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The Woollahra Digital Literary Award
Subcategory of Awards Australian Awards
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History

Inaugurated in 2017, the Woollahra Digital Literary Award offers a prize for Fiction published digitally in the first instance, and a prize for Non Fiction published digitally in the first instance. It is orchestrated by the Woollahra Library.

Latest Winners / Recipients

Year: 2021

winner (Fiction) y separately published work icon Zorba The Buddha Katerina Cosgrove , Strawberry Hills : Spineless Wonders , 2020 20457228 2020 single work novella 'The year is 1986, Guru Bhagwan Shree Rajneesh has been exiled from the United States after the highly scandalous failure of his Oregon ashram, Rajneeshpuram. Told from four different perspectives and through various time jumps, Zorba the Buddha documents how this movement fell apart from the inside out. Each character’s experience sheds light on the attractive qualities of the movement’s Master, as well as their individual struggles to follow his commands and align their faith with his teachings. A truly compelling read, Katerina Cosgrove’s novella and reflective essay give insight into the true events that began in Oregon and ended in Crete' (Publication summary)
 
winner (Poetry) We're Processing Your Direct Debit i "That's you in bokeh, hands leaking over a rail.", Dan Hogan , 2003 single work poetry
— Appears in: The Red Room Company 2003;
winner (Digital Innovation) y separately published work icon The Collapse David Henley , Australia : David Henley , 2020 23395810 2020 single work short story science fiction

'A vision of the future drawing on the terrors of our present: pandemics, food shortages, climate change and cyber war — is the only solution to retreat into hibernation? But what will be waiting for you to wake up?'

Source: Publisher's blurb.

Year: 2020

winner (Fiction) Mez Breeze for 'Perpetual Nomads' (FLEFF: Networked Disruptions Online Exhibition)
winner (Fiction) The Final Boys Peter Polites , 2018 single work short story
— Appears in: Meanjin , Autumn vol. 77 no. 1 2018; (p. 76-81)
winner (Non-fiction) A History of Reading : Alan Marshall and Helen Keller Amanda Tink , 2019 single work essay
— Appears in: Sydney Review of Books , May 2019;

'On 9 May 1933, the day before the Nazis burned her book as part of their action against books of ‘un-German spirit’, Helen Keller wrote an open letter to them, which was published on the front page of the New York Times. ’You can burn my books and the books of the best minds in Europe,’ she said, ‘but the ideas in them have seeped through a million channels and will continue to quicken other minds.’ Today, if Helen Keller is thought of at all, it’s as the blind and deaf girl who, through the efforts of her teacher, learned to communicate. There’s scant acknowledgement that she was even capable of having ideas, and she’s often reduced to nothing more than testament to the ideas of others. However, Keller not only spoke, but read and wrote four languages, and was a prolific poet and essayist. The ideas that led to the Nazis burning her book Out of the Dark were contained in the essay ‘Why I Became a Socialist’.' (Introduction)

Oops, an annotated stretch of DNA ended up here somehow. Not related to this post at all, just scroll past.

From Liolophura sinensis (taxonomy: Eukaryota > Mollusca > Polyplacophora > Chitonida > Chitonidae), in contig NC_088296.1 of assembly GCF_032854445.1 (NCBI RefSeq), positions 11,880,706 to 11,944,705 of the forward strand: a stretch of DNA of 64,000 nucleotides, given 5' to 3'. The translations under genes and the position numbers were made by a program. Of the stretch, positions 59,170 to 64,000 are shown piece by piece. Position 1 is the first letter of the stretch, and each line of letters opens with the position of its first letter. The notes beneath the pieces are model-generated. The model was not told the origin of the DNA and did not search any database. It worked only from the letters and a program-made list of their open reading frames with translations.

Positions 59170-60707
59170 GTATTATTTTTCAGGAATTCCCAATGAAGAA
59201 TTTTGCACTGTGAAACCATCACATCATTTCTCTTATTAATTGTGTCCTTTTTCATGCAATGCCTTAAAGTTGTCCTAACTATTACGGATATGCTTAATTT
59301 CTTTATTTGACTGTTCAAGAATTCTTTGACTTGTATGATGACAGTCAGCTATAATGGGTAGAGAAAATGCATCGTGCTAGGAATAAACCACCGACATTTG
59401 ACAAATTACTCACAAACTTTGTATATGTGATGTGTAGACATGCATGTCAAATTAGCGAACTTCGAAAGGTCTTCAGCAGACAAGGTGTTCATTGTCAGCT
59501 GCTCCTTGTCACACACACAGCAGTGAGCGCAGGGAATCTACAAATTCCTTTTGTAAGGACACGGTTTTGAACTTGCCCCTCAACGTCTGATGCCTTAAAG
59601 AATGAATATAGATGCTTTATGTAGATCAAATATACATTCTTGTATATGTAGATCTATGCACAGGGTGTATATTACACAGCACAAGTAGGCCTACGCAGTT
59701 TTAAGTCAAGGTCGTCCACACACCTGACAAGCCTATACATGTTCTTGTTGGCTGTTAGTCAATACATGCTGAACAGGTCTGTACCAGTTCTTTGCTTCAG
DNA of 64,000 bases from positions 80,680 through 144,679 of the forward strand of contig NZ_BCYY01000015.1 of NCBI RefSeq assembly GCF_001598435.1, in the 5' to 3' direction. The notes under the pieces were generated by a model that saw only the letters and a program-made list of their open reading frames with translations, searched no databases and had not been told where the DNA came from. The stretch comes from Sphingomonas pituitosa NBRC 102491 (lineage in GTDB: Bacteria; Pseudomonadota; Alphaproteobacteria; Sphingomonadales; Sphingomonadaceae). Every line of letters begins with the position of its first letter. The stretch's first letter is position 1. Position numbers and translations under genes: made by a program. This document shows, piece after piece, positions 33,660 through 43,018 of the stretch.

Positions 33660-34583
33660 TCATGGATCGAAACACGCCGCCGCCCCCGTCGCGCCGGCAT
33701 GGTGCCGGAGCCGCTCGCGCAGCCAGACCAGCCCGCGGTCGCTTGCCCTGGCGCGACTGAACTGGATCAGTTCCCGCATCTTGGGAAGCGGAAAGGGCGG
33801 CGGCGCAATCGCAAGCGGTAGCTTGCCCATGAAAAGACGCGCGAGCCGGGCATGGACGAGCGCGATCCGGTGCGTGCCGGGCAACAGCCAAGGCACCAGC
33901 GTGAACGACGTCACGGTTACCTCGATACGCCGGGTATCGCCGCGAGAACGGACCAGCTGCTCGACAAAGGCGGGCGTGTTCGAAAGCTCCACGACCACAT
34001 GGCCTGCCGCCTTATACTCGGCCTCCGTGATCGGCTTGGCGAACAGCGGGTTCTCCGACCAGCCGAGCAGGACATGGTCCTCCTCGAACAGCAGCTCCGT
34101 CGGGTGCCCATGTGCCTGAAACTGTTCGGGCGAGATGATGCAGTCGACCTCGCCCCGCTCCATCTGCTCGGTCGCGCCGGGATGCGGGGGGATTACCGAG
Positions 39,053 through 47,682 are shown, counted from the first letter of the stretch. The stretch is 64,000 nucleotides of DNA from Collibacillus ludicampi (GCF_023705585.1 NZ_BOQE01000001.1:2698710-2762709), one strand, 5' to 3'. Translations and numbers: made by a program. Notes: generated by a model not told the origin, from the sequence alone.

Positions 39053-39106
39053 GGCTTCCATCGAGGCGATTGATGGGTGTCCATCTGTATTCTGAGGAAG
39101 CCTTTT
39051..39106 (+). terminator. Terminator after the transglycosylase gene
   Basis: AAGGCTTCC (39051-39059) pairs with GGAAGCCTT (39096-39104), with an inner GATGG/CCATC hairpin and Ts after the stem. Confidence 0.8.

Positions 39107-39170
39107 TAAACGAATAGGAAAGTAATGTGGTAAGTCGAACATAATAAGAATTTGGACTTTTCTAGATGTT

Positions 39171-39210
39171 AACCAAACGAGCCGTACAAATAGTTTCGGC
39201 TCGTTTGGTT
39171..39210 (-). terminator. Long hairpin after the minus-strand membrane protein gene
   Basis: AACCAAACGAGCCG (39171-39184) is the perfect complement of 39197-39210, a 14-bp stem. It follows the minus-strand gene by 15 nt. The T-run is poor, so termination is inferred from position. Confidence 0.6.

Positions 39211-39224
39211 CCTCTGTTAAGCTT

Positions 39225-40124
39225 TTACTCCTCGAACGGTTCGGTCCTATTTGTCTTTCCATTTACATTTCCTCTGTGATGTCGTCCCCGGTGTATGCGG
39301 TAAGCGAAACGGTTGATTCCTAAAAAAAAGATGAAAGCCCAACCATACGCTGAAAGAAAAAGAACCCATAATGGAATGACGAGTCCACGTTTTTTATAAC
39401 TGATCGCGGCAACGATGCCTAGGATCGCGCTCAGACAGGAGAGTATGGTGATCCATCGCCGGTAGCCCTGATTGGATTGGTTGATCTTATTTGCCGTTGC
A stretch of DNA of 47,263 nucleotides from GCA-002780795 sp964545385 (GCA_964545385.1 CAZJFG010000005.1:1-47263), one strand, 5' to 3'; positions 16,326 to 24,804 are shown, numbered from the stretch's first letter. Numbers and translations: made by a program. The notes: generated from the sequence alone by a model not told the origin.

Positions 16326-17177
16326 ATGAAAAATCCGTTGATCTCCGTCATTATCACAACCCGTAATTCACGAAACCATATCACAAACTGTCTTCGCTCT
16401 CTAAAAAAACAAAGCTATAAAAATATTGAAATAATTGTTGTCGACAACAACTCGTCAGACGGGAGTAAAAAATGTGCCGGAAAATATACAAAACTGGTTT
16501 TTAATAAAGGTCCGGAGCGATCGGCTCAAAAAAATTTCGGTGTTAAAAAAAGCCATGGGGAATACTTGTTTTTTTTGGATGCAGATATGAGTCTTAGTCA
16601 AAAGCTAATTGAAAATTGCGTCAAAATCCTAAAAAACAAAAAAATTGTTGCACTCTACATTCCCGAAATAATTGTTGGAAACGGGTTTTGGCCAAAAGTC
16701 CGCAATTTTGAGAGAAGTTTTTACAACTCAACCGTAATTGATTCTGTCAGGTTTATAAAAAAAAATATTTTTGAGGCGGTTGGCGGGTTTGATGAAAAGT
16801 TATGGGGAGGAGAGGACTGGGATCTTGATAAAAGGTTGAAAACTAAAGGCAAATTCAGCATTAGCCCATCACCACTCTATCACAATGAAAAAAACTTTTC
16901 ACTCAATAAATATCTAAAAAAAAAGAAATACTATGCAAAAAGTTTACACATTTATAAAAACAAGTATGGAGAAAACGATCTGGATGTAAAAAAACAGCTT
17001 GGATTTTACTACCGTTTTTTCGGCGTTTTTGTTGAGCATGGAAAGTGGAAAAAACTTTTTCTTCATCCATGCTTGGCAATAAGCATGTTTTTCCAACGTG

winner (Poetry) Omar Sakr for 'Where I Am Not' (on Poem-a-Day, Academy of American Poets).

Year: 2019

winner (Fiction) Rachel Ang

For 'Toot Toot' (online only, Going Down Swinging).

winner (Non-fiction) The Hot Desk : Working Hot by Mary Fallon Fiona McGregor , 2019 single work essay
— Appears in: Sydney Review of Books , February 2019;

'You have to remember things were different back then. In 1989, when Working Hot was published, homosexual acts in NSW had been decriminalised for only five years; in Tasmania they would remain illegal for another eighteen. Teachers, public servants, most particularly employees of the Catholic Church, were often sacked if their homosexuality was disclosed. The films In the Realm of the Senses and John Waters’ uncut Pink Flamingos were banned.' (Introduction)

winner (Poetry) Jason Nelson

for 'Nine Billion Branches'.

Year: 2017

winner (Fiction) y separately published work icon Picnic at Mount Disappointment Melissa Bruce , Port Adelaide : Ginninderra Press , 2017 10799005 2017 single work novel

'In this wise, witty and moving story, fifteen-year-old Lucy arrives from inner-city Melbourne to live on a farm in the early 1980s. Wandong hosts the second largest truck and country music festival in the southern hemisphere…and nothing else.' (Publication abstract)

winner (Non-Fiction) Excavating St Peters Vanessa Berry , 2016 single work essay
— Appears in: Sydney Review of Books , September 2016;
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